I’ve previously posted about the christening of the latest USS Texas, the second member of the Virginia class of submarines. In that post, I briefly mentioned one of her predecessors, the battleship Texas. The Dallas Morning News did a feature piece today on the aging vessel, describing the dire condition and expensive needs she faces (registration required, try bugmenot.com).
Age, relentless saltwater corrosion and tight budgets are doing what no bombs, torpedoes or bullets could â€“ destroying the Battleship Texas.
Sixteen years after the state spent $14 million to help preserve it, the nearly century-old Texas â€“ the only remaining battleship to survive World Wars I and II â€“ needs an overhaul to keep it from rusting away.
“The ship is in need of significant repair,” said Steve Whiston, director of the infrastructure division of the Texas Parks and Wildlife Department. The department maintains the 573-foot-long, 34,000-ton vessel in a berth on the Houston Ship Channel. “There is corrosion at the water line. We’re continuing to experience problems that cause us concern. And the ship, given its age, is pretty fragile.”
This ship has quite the storied past, serving significantly in both World War I and II.
The Texas is the oldest of the eight remaining American battlewagons and the last of the Dreadnought class, patterned after the British battleship that featured unprecedented speed and armaments at the turn of the 20th century. Launched in 1912 and commissioned two years later, the Texas was touted as the world’s most powerful weapon.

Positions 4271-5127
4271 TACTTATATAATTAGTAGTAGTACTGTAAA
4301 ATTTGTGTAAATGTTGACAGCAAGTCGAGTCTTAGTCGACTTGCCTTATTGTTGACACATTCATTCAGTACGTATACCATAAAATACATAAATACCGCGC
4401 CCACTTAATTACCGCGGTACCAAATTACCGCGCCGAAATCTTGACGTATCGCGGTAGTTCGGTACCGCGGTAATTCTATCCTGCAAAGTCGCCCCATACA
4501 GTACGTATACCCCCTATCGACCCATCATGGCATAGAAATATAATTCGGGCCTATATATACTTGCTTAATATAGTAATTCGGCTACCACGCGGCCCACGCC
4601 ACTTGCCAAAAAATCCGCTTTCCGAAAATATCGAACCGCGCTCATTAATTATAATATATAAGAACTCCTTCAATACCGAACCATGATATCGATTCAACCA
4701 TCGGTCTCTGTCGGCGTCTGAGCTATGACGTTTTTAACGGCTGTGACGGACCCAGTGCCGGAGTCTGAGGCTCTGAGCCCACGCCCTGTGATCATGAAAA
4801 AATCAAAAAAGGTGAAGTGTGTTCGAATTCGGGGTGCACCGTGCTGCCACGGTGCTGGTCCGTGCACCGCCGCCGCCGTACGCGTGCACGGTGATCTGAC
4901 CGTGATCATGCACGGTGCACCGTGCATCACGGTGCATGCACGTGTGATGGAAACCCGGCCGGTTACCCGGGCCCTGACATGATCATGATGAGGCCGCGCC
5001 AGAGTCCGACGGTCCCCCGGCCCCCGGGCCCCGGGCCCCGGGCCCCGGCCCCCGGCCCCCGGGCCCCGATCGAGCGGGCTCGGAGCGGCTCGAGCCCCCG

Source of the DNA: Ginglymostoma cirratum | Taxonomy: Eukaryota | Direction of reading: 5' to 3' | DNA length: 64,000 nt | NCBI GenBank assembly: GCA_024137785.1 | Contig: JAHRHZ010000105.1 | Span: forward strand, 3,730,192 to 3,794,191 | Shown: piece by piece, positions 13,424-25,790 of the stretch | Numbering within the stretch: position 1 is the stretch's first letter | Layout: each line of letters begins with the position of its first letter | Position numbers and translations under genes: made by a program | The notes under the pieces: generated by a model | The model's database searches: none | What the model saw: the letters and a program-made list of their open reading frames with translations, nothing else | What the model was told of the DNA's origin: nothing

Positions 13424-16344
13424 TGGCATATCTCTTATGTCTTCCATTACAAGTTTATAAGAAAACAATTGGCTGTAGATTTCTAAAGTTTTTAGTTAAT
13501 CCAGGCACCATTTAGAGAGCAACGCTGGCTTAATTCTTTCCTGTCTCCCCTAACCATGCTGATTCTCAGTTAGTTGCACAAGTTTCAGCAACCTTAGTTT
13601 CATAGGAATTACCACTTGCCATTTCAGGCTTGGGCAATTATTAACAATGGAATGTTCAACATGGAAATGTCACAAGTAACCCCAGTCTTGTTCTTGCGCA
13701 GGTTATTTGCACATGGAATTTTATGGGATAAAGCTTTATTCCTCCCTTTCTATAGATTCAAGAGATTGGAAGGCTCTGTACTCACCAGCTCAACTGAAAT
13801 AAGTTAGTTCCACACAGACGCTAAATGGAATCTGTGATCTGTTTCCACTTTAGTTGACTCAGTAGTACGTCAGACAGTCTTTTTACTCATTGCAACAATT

In World War I, it served as U.S. flagship in the British Grand Fleet. In 1940, it was named flagship of the U.S. Atlantic Fleet, took part in D-Day in 1944, later experienced casualties when hit by German artillery off France and provided Pacific support for World War II battles at Iwo Jima and Okinawa.
Alas! The current outlook for the Texas is not good, with funding not the only issue.
In 1988, the ship underwent its first major restoration in 40 years. It was towed to a Galveston shipyard where the hull essentially was replaced.
The ship again needs extensive renovations, but there is no money or a convenient place for repairs.
“A ship like that really needs significant dry-dock repairs every eight to 10 years, so we’re really past our cycle,” Mr. Whiston said.
The Texas Legislature approved about $12 million for bonds to pay for renovations but didn’t provide a way to pay off the bonds, Mr. Whiston said. Park officials hope to remedy that with a budget request during the legislative session that begins in January.
But since the last round of repairs, the Galveston dry-dock where the Texas was towed closed, and there’s doubt any shipyard in Texas can do the job. Officials are also not sure that the ship could survive a move.
“It’s fine floating in one place, but when you put a ship of that age in open water, that stress, we were concerned we may lose it,” Mr. Whiston said.
One proposal calls for building a dam around where the ship’s now docked, along with a dry dock, allowing engineers to remove the water as needed to make repairs. Another idea is to permanently raise the ship from the water on a kind of cradle.
It would be a tragedy to lose this piece of our state and national history. I honestly do not see the Lone Star State failing to take care of this lady, though. At least that’s what I’m hoping.
More on the battleship Texas can be found here.